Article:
Project Austin Part 5 of 6: Shadow Rendering

Jorge Pereira - MSFT

When we designed the user experience of Austin, we spent quite some time thinking about the different page views and layouts, and how to transition between them.  We wanted to create an immersive experience where the user can manipulate and navigate Austin’s pages in an intuitive way; pages zoom in and out in 3D with pinch gestures, and the camera glides over the pages and even tilts a little bit when a finger is dragged on the screen.  This makes the pages simply appear to “float” in 3D space and move around and re-arrange themselves as needed.  To add some visual eye-candy, I spent some time having the pages cast shadows.  This subtle addition makes the scene visually much richer and way more interesting.

I didn’t really have a lot of experience in graphics programming, so this was somewhat of a challenge for me.  I spent some time looking into very well-known algorithms, such as shadow mapping and volume shadows.  I prototyped a version using shadow maps but couldn’t quite make it look the way I wanted.  In the end, I figured that I could probably fake most of it since I have the advantage that the geometry that would cast shadows in my scene is incredibly simple (just a flat, square piece of paper!), so I ended up with the technique I describe here.  I am sure there’re much better ways to do this, but I am very happy with the way the result looks.  Speed was also a goal of mine as my initial implementations were quite a drag on my frame rates, but this implementation turned out to be very fast.

The source code for Austin, including the bits specific to shadow rendering described here, can be downloaded here.

So how does it work?

The fact that our pages always lie flat over the XY plane is a key point to solving this problem.  This means we know the shadow that’s going to be cast on that plane is always also a rectangle.  There’s one small exception to this which is when we curl a page as the user drags a finger across to pass to the next page, and in that case we just render a thinner, yet still rectangular, shadow depending on how curled the page is.  It’s not a perfect projection of the deformed page but it’s good enough to do the trick.

With this in mind, we can draw a shadow by rendering a simple quad that’s in the same position as the page but moved backwards in the Z axis so it sits flat on the XY plane, and scaled and offset a bit as well to “fake” the projection of the shadow volume cast on the XY plane.  This quad is rendered in a darker color than the color of the background, which is always a solid color.

Drawing a solid quad would create a very “hard” shadow, so we want to soften it a bit.  To do that we apply a Gaussian blur filter, which is implemented as a pixel shader on the GPU.  This is a very well documented filter and there are plenty of articles online on how to do it. To see what the effect looks like, check out Gaussian blur effect on MSDN for an example.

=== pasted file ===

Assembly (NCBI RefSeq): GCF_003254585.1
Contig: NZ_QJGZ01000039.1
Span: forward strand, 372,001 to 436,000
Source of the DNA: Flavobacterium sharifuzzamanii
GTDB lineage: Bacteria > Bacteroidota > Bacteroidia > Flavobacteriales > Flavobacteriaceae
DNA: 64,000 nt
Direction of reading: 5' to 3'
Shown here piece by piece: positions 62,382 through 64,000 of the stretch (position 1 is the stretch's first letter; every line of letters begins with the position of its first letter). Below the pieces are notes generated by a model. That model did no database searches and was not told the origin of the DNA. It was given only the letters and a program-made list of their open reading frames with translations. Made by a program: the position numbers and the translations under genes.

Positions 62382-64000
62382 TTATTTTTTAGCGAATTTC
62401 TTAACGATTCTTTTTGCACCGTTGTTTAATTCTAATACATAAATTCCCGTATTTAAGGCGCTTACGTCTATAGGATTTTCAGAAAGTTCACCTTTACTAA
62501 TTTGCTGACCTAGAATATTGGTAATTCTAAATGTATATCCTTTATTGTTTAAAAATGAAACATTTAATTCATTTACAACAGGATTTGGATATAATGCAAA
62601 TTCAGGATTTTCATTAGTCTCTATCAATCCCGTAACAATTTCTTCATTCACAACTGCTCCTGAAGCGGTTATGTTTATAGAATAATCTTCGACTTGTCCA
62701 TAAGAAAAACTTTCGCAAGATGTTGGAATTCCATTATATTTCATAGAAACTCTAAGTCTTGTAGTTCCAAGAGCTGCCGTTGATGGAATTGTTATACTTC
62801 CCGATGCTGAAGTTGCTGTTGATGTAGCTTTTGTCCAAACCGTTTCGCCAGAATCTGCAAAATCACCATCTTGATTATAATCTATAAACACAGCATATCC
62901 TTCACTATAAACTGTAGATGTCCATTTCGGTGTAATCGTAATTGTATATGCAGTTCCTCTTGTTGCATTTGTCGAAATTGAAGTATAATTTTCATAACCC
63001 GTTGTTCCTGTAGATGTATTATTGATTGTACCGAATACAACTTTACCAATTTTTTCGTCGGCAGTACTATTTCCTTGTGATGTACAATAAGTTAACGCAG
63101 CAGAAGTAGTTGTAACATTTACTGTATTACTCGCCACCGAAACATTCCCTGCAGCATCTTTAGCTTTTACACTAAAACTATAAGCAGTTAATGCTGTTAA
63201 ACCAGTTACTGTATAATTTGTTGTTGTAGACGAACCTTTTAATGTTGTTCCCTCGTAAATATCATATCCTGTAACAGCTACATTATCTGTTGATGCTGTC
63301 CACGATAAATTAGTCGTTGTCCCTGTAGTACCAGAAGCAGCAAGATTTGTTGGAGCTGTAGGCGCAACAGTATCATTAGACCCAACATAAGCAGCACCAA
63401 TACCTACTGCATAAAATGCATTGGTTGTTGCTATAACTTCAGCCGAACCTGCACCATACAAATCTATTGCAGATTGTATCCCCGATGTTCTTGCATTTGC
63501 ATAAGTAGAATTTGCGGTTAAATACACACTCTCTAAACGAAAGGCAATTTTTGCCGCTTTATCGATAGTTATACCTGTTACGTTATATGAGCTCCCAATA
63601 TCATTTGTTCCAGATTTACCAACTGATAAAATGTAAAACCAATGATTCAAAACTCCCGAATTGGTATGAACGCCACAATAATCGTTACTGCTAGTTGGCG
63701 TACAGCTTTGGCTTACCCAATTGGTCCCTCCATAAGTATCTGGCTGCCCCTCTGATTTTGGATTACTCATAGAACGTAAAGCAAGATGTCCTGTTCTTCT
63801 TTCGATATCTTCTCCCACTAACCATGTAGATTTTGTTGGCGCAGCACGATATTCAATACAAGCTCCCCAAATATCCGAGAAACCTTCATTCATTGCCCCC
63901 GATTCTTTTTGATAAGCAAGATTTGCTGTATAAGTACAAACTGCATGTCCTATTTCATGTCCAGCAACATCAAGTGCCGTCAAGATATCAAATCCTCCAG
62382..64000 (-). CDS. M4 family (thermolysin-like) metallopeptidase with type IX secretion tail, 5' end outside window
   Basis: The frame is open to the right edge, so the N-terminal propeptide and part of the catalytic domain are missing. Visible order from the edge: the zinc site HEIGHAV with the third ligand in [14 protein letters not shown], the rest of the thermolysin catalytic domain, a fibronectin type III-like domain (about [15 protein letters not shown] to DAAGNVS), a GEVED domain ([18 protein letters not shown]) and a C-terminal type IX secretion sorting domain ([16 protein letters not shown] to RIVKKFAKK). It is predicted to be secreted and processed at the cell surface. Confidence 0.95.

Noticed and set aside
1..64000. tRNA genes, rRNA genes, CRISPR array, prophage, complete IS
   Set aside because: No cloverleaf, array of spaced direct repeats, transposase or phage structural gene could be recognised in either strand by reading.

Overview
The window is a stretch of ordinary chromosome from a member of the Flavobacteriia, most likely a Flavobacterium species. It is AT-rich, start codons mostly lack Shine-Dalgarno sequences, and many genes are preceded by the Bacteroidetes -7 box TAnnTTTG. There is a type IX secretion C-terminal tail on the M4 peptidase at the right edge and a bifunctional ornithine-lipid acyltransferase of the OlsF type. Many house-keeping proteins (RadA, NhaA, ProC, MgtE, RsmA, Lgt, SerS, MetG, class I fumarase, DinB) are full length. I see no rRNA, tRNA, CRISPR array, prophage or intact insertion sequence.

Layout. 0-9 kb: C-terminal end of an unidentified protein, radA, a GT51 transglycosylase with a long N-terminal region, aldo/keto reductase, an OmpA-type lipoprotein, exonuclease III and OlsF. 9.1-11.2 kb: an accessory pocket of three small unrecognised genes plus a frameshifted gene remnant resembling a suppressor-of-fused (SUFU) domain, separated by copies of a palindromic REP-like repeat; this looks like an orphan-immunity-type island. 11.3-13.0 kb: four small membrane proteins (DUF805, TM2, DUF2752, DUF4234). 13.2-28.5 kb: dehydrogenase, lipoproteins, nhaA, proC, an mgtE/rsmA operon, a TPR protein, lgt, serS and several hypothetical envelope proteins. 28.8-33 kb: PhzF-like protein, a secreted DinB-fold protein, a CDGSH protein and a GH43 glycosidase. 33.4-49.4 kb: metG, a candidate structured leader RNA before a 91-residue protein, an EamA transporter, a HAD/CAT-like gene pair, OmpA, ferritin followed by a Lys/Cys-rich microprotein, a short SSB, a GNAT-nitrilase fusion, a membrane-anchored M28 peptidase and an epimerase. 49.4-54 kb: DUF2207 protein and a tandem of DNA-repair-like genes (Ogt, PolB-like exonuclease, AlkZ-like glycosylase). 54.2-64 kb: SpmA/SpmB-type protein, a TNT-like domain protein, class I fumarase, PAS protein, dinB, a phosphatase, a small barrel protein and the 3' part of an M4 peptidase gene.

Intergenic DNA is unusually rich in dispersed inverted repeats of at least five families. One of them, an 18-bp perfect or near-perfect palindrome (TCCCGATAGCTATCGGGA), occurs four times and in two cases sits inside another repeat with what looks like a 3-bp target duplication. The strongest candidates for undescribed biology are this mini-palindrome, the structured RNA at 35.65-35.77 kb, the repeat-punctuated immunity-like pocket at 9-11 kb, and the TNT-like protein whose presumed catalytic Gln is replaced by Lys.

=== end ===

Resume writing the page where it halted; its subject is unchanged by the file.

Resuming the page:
The second thing we do that helps blur and soften the shadows is rendering this scene to a much smaller rendering target than screen, in our case to a 256×256 texture.  Then when we copy the final texture to the back buffer, we blow it up to the screen dimensions, and this operation softens the shadows further due to the filtering applied to the texture to go from 256 pixels to the actual resolution.  And as a bonus side effect, the 256×256 texture is much smaller and much faster to render to.

Finally, to add a bit more depth, we do one last post-processing effect and do a “radial darkening” such that the picture gets darker the further you go from the center of the background.

You can get the code for all of this in the Austin project, look at notebook::renderFrame for the main chunk of code performing the different steps, and in the quad_pixel_shader_*.hlsl files for the pixel shaders for the different effects.  page::renderShadow contains the code that shows how the shadow node is scaled and translated to create the fake projection.

In pictures

An image is worth a thousand words, so let’s see how all this looks in the app.

First, this is how the darker quads look like rendered on the flat background, on the 256×256 texture:

Image 8321 image 1

This is how it looks with the Gaussian blur applied:

Image 4174 image 5

And then, with the radial darken filter:

Image 3716 image 4

Finally, that’s blown up to the screen size and then the paper pages rendered on top of it:

Image 2821 image 3

 This next picture show how the same scene looks like without the shadows and just the flat background, and what a difference it all makes:

Image 6648 image 2

The following picture shows the difference between rendering directly to a render target the size of the screen and to a smaller (256×256) render target that then gets enlarged to the size of the screen:

Image 3782 image 6

In the end, this technique ended up looking very good and more importantly, giving me the performance I wanted.  I had a great time doing this bit of work and I hope these ideas can help someone else trying to solve the same problem. 

Can’t get enough? Check out Cascaded Shadow Maps and Common Techniques to Improve Shadow Depth Maps for more details on achieving high-performance 3D shadows.


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